You Have To Kill It
by Rick Fisk
by Rick Fisk
You walk past it every day as you start your commute. When you come home, there it is. Depending upon your diligence, maybe you address the issue once a month. I'm talking about that patch of grass that has grown out of the seam in your concrete driveway. If you let it go for too long it threatens to grow out over the entire slab! Why, the nerve!
So, as time and motivation allows, you get out your weed whacker or hoe and you trim it down. Afterward, you break out the leaf blower, hose or broom if you have the energy, and tidy up the massacre's aftermath; finally leaning on your broom to admire your handiwork.
In a month, that grass has done it again! It tricked you. It escaped your notice by lying low, but then a seed head burst forth in defiance as if to say, "You can't win, I refuse to go down without a fight! FREEEEEEDOOOMM!"
Incensed, you realize what you have to do. You have to kill it, utterly and completely.
What you may or may not know is that you are doomed to a cycle of killing and frustration because that grass wants to live. The driveway, put there to obliterate all plant life and keep your world "tidy," was constructed with seams, a wonderful place for trapping grass seeds and soil. The seam was put there to allow for expansion, preventing cracks. The seeds can't help it. Man's designs have unintended consequences, "blowback" if you will pardon a lately overused term.
But you are the government. Your job, as dictated by the city's central planners is to keep your lawn tidy and within the dictates of the bureaucrats. Your only tool, be it exercised through the hoe, weed whacker or chemical weapon of grass destruction (WGD), is force.
Contrary to what some claim, trickle-down economics is a fact. Your bureaucratic work trickles down to you from the city council. You must kill the grass because if you don't you'll be forced to repeat this routine every month. Worse, if you defy the dictates, somebody might dispatch a policeman. You could be killed yourself. All over a tuft of grass which recognizes its inherent right to live, even though it is absent opposable thumbs or a brain with which to ponder its rights
This is a very real example of the self-evident truths that many seem to have forgotten. Central planning is itself a make-work program for those whom the planners seek to enslave. They do this by making laws.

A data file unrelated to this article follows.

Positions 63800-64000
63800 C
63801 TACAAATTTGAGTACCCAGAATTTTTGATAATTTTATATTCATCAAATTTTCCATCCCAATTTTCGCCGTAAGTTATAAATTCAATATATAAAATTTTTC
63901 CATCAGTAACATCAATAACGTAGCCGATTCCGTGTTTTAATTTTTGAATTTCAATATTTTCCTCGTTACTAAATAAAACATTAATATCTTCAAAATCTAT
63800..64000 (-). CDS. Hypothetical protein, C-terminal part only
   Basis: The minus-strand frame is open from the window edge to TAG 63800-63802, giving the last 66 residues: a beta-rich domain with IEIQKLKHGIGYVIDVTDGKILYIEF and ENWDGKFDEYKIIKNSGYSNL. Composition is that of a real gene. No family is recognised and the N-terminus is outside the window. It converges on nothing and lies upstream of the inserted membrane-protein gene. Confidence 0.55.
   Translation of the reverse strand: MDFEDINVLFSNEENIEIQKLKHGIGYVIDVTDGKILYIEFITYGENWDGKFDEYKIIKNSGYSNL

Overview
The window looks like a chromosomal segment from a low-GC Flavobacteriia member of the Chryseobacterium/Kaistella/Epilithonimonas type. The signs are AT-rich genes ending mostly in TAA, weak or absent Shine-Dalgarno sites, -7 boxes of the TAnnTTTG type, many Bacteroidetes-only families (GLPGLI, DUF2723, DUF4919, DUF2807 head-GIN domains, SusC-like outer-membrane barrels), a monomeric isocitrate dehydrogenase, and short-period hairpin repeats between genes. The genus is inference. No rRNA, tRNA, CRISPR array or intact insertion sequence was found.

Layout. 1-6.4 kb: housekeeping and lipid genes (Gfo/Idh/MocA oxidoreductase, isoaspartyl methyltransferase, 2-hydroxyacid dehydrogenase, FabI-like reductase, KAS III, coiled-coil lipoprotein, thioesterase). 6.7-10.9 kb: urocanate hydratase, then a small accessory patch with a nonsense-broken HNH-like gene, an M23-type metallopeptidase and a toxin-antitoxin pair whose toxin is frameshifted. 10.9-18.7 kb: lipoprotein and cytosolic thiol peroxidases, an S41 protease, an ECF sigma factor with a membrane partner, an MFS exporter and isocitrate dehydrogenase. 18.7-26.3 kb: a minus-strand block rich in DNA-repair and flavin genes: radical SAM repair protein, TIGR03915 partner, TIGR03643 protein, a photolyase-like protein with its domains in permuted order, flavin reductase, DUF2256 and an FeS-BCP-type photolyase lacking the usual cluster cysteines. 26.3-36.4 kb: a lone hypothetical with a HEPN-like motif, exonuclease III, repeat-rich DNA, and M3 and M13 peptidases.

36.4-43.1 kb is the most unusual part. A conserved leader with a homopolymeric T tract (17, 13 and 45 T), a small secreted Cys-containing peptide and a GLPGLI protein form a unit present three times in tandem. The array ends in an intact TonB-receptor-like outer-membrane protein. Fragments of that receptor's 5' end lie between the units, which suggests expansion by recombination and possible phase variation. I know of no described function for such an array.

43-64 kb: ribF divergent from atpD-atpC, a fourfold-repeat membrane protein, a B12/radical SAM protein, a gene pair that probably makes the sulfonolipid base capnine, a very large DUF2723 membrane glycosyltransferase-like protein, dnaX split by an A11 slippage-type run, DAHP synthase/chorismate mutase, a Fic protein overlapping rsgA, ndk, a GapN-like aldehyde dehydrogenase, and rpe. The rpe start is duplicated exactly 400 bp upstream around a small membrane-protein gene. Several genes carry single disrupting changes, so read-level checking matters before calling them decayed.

(d) Homeowners must keep lawns watered and premises tidy.
What should be obvious is that the central planners believe they own you. Your home is allegedly your property, but if you don't keep it tidy and kill that defiant tuft of grass, they can deal with you whichever way the law dictates. Your resistance can end in death. After all, if you resist, you are a defective person. The government must employ the force required which causes you to comply. Its agents will continue to escalate up until the event of your death if necessary.
This is just one way the planners generate work for you. The number of laws on the books continues to increase with each passing legislative session and each of these requires you to expend some effort in order to comply. This is before we factor in taxes, which further increase your bureaucratic workload. Don't worry too much about this. You can rest assured that these bureaucrats and planners have special knowledge that you do not.
If it weren't for them, chaos and anarchy would ensue. Before you know it, the grass will have won. Sure, there might be a lot less chemicals and a lack of noise generated by the neighbor — who spends 20 minutes burning up his leaf blower's motor and raising the decibel level to ear-shattering levels — defiantly refusing to bend over and pick up the cigarette butt caught in the crack of the sidewalk closest to your bedroom window at 6:30 AM on Saturday. However, there are other considerations. The aesthetic of our fine city is at stake here. That has to be more important than your rights. You don't have the right to ruin the property values of your neighbor.
Isn't that the argument for most of these aesthetic laws? Where is the proof that property values are diminished? Well, there is no proof. Aesthetic (all?) laws are based on two things: fear and ownership. Because they own both you and your property, they can make any law they wish. They sell it to the public by spreading fear about lowered property values. But drive into the "bad" part of town and then think about who benefits from low property values. Why aren't aesthetic laws enforced there?
Why wouldn't self-interest be a good enough reason to make a property aesthetically pleasing to potential buyers? Well, it would, but the central planners do not want to acknowledge this self-evident truth. According to the claptrap they peddle, humans tend to make decisions harmful to themselves and their neighbors. That is why we need central planners: to rescue humans from their own folly.
You know what else this means? It means that central planners cannot be human. Otherwise they would be flawed just like us. Because they are free of flaws, they are qualified to redistribute our wealth and manage our affairs; forcing us to do their bidding. How does the public recognize an inhuman(e) person qualified to run their lives? Why, they look on the ballot at election time. Just pick one.
So, please, get out there and kill that grass. Just give me some time to sleep OK? Otherwise I'll have to call the police and report you as a disturber of the peace.
October 13, 2007
Rick Fisk [send him mail] is a 44-year-old software developer and entrepreneur. He is married, has 3 children and resides in Austin, TX.
Copyright © 2007 LewRockwell.com